Salvors of 2017-built container ship Kea Trader have another challenge to deal with after the vessel was split into two on 12 November by severe storms. Ardent Global had been working for four months unloading the damaged 25,293 dwt ship and trying to refloat it.
Kea Trader grounded on the Durand Reef in the south Pacific on 12 July, loaded with 756 containers. The Malta-flagged ship, owned by Lomar Shipping, had been sailing from Papeete, in French Polynesia, to Noumea in New Caledonia.
On 13 November, Lomar said continual wave pounding and stress of sitting hard aground a flat rock reef resulted in vertical fractures on the mid-section of the hull, and then the complete rupture of Kea Trader. “Each section remains in situ, although the break up and heavy seas resulted in two container units falling into the water,” Lomar said.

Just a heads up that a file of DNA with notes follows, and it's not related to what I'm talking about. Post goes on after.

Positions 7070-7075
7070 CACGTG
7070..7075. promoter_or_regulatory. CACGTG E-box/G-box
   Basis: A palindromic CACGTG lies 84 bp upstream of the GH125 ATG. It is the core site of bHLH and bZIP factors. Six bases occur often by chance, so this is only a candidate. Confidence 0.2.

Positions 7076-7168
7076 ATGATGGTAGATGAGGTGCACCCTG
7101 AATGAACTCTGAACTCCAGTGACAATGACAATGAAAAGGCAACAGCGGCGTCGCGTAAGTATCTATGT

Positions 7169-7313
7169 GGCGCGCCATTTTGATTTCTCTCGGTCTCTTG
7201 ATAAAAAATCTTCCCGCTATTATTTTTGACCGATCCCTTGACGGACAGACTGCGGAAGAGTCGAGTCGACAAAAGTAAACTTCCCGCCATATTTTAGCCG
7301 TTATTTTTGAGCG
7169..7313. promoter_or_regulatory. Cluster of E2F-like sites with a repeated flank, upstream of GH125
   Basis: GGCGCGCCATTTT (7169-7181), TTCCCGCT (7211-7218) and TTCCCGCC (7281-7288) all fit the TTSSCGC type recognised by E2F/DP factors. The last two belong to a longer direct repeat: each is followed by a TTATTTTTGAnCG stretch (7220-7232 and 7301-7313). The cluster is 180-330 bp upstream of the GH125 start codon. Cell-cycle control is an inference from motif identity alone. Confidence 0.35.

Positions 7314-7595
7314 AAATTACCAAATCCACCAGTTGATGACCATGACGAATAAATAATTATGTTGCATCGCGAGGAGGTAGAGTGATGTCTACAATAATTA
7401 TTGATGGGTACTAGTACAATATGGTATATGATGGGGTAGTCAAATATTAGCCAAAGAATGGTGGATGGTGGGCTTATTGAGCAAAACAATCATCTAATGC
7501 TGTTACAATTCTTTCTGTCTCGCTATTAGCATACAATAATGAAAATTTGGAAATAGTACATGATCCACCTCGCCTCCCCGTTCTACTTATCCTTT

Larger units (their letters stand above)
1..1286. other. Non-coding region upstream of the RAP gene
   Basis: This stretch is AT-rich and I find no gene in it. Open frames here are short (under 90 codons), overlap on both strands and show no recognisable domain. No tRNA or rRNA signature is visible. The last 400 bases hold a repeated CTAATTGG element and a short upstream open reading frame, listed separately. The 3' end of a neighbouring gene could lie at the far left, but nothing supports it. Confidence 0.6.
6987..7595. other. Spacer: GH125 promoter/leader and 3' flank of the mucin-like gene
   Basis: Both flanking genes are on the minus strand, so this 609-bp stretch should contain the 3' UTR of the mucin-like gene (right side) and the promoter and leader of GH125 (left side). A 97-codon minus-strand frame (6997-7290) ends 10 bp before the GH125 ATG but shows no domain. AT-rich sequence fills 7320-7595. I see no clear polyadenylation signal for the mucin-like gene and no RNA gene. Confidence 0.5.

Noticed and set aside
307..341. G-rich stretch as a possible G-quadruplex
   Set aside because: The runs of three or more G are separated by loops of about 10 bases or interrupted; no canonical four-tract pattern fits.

Two tugs and specialist anti-pollution contractors remain on site to monitor the situation. The Ardent salvage workers were airlifted safely off the site by helicopter on 12 November.
Removal of the 756 containers originally on board has been hampered by bad weather since the initial grounding. Lomar said 108 containers were still on board. There have also been unsuccessful attempts to refloat the damaged ship, which had only left the Guangzhou Wenchong Shipyard in China in January 2017.
Lomar said the hull side started to buckle during an unsuccessful refloating operation in October. “A heavy storm at the weekend added substantial additional stress and caused the ship to split into two,” said a spokesman.
He added “We remain committed to removing the vessel whilst also ensuring that the marine environment is protected and will be working with our partners to ensure this is realised.” Lomar will scrap the ship once it is removed from the Durand Reef.